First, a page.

Millennium Post

Mid-Year Economic Review forecasts 5.5% growth this fiscal

The review projected that 7-8 per cent economic growth was “within reach” in the coming years and said inflation has fallen dramatically and that declining oil prices will help in containing CAD at around 2 per cent of GDP.

The Mid-Year Economic Analysis 2014-15 tabled in Parliament also assumed that the Reserve Bank would maintain status-quo in the interest rate till March 2015 and a stable outlook for rupee. Industry has been demanding cut in interest rates amid slowing industrial production.

“Investment is yet to pick up significantly. But on the upside, inflation has come down dramatically...The year (2014-15) could end with growth around 5.5 per cent,” it said.

The GDP growth was sub-five per cent in the past two financial years. The review, however painted a rosy growth prospect in the medium term saying “the trend rate of growth of about 7-8 per cent should be within reach. With basic ‘public good’ provision and investment tapping into cheap labour, India can easily get closer to its growth frontier laying a strong foundation for the long-run”.

The review expects the retail inflation (CPI) to be in the range of 5.1-5.8 per cent in the next five quarters.

Referring to fiscal challenges, the review said “the tax base was weaker than expected thanks to unanticipated moderation in inflation” and the revenue projections were “over-optimistic”.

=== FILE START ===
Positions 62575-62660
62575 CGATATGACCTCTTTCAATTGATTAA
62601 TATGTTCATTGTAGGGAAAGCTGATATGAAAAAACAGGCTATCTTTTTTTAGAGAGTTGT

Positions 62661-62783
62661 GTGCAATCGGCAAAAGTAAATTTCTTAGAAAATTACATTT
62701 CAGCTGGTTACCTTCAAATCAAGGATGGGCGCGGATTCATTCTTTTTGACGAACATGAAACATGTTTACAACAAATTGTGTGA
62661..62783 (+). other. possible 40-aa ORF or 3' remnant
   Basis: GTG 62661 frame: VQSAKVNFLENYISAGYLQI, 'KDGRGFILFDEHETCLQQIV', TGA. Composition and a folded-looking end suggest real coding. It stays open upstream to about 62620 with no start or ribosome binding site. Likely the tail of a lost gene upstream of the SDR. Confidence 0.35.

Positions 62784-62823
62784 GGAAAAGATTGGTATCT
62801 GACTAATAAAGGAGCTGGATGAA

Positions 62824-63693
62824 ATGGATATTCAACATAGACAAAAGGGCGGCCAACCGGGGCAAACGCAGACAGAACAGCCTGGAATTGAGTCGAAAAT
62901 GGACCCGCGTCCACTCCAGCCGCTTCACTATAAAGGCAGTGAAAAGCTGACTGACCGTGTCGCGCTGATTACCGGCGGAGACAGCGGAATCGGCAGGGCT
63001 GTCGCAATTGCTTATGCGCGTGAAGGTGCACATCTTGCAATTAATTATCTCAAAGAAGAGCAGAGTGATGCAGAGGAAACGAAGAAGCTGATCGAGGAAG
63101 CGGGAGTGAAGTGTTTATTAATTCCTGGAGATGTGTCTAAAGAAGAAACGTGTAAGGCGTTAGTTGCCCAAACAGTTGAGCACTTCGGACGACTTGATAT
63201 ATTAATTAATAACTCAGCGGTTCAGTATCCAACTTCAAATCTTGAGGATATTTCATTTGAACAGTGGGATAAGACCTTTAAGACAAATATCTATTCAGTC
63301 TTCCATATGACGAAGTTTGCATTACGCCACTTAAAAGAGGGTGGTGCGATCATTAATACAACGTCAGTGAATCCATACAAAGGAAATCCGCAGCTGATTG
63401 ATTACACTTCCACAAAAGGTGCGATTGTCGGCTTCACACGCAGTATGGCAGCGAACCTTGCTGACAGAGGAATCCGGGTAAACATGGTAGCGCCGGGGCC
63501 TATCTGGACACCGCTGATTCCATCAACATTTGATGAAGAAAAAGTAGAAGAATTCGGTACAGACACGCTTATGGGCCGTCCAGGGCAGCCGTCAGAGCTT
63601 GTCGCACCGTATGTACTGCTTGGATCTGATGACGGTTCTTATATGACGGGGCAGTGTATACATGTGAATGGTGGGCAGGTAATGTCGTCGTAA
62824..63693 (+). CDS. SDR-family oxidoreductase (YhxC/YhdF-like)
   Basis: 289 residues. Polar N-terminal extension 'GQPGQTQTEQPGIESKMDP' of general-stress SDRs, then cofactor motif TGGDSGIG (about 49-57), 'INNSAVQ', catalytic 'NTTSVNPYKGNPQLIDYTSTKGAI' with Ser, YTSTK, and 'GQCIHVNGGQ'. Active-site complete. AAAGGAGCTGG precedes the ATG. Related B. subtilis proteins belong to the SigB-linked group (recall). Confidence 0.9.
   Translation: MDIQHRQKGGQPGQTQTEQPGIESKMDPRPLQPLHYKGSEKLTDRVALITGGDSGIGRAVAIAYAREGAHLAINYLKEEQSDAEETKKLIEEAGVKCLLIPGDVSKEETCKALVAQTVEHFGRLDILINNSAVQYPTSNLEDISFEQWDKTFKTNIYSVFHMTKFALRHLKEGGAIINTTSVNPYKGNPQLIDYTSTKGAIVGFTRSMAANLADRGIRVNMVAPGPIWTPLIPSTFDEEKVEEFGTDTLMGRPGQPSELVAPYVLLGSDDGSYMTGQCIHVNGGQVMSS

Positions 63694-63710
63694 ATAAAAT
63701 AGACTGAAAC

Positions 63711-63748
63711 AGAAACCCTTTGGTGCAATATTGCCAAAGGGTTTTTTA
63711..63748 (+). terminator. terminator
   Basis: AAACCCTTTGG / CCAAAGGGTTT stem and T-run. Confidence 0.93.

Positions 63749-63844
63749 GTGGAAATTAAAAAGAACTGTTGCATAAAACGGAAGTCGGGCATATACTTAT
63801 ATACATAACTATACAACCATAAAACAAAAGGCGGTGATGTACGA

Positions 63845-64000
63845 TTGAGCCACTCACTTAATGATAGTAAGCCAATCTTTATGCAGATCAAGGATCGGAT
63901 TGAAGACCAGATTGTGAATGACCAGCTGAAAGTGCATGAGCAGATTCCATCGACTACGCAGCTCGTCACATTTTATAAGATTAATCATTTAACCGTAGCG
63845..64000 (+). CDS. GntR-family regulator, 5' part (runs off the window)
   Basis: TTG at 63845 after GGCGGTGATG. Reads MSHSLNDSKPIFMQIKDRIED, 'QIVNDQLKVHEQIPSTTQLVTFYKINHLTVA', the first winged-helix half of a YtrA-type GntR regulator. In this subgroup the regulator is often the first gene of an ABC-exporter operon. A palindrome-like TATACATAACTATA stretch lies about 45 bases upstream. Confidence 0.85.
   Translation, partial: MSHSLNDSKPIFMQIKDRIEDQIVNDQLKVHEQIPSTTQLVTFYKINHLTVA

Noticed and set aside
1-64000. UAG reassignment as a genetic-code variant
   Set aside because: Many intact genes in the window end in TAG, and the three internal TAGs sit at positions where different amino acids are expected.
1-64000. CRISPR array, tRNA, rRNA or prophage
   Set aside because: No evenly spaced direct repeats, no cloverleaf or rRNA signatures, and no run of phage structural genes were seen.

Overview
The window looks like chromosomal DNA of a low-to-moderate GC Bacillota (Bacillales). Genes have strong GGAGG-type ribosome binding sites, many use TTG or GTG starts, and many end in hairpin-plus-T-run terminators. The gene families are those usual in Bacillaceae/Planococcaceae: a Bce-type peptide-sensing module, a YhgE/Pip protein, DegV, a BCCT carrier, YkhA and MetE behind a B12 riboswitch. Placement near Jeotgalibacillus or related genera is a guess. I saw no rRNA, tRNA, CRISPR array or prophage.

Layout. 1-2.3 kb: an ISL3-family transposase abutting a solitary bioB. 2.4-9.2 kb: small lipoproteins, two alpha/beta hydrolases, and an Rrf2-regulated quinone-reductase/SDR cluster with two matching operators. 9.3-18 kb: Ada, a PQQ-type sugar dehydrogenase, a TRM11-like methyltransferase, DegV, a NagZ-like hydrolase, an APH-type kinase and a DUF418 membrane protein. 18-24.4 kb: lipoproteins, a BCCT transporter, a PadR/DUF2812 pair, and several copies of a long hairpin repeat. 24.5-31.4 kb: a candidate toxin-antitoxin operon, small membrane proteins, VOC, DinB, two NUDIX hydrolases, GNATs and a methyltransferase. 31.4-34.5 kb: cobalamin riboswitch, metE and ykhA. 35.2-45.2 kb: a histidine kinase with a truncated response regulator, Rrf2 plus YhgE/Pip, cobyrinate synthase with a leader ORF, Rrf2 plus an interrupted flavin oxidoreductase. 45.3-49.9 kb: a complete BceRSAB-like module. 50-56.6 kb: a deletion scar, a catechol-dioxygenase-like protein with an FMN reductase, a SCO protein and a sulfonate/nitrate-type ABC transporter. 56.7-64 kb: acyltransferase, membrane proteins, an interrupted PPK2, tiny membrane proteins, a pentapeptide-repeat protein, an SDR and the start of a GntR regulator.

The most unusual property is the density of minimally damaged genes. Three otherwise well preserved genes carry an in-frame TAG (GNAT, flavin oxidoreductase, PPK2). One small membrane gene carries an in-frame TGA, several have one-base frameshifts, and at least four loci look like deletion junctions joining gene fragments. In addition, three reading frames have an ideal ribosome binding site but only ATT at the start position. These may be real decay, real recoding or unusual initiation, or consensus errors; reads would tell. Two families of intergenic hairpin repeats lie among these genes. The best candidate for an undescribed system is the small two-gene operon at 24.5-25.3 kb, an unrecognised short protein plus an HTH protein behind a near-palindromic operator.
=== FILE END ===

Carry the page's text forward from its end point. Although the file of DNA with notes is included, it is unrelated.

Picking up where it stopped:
“The budget was unduly burdened by a legacy of carried over expenditure,” it added.  The review further said there are the usual headwinds from the external sector, but at the current conjuncture the gradual reversion to normal monetary policy in the US is “less of a threat to India given the improved macroeconomic situation” and other factors.

As per the report, there are stalled projects to the tune of Rs 18 lakh (about 13 per cent of GDP) of which an estimated 60 per cent are in infrastructure.

“In turn, this reflects low and declining corporate profitability...The ripples from the corporate sector have extended to the banking sector where restructured assets are estimated at about 11-12 per cent of total assets,” it said.

It further said that “displaying risk aversion,” the banking sector is increasingly unable and unwilling to lend to the real estate sector. On the way forward for growth, it said first, the backlog of stalled projects needs to be cleared more expeditiously, “a process that has already begun”.

The review said that going forward, there is a great reason for hope because in addition to important reforms such as liberalising FDI in insurance, “two game-changing” reforms are on the horizon.

These are, the increasing use of direct transfers (combining Aadhaar with Pradhan Mantri Jan Dhan Yojna), and the Goods and Services Tax (GST). “In sum, there is growing ground for hope but narrowing room for complacency,” the report said. It further said despite the sprouting of green shoots, a robust recovery has still to fully take hold.

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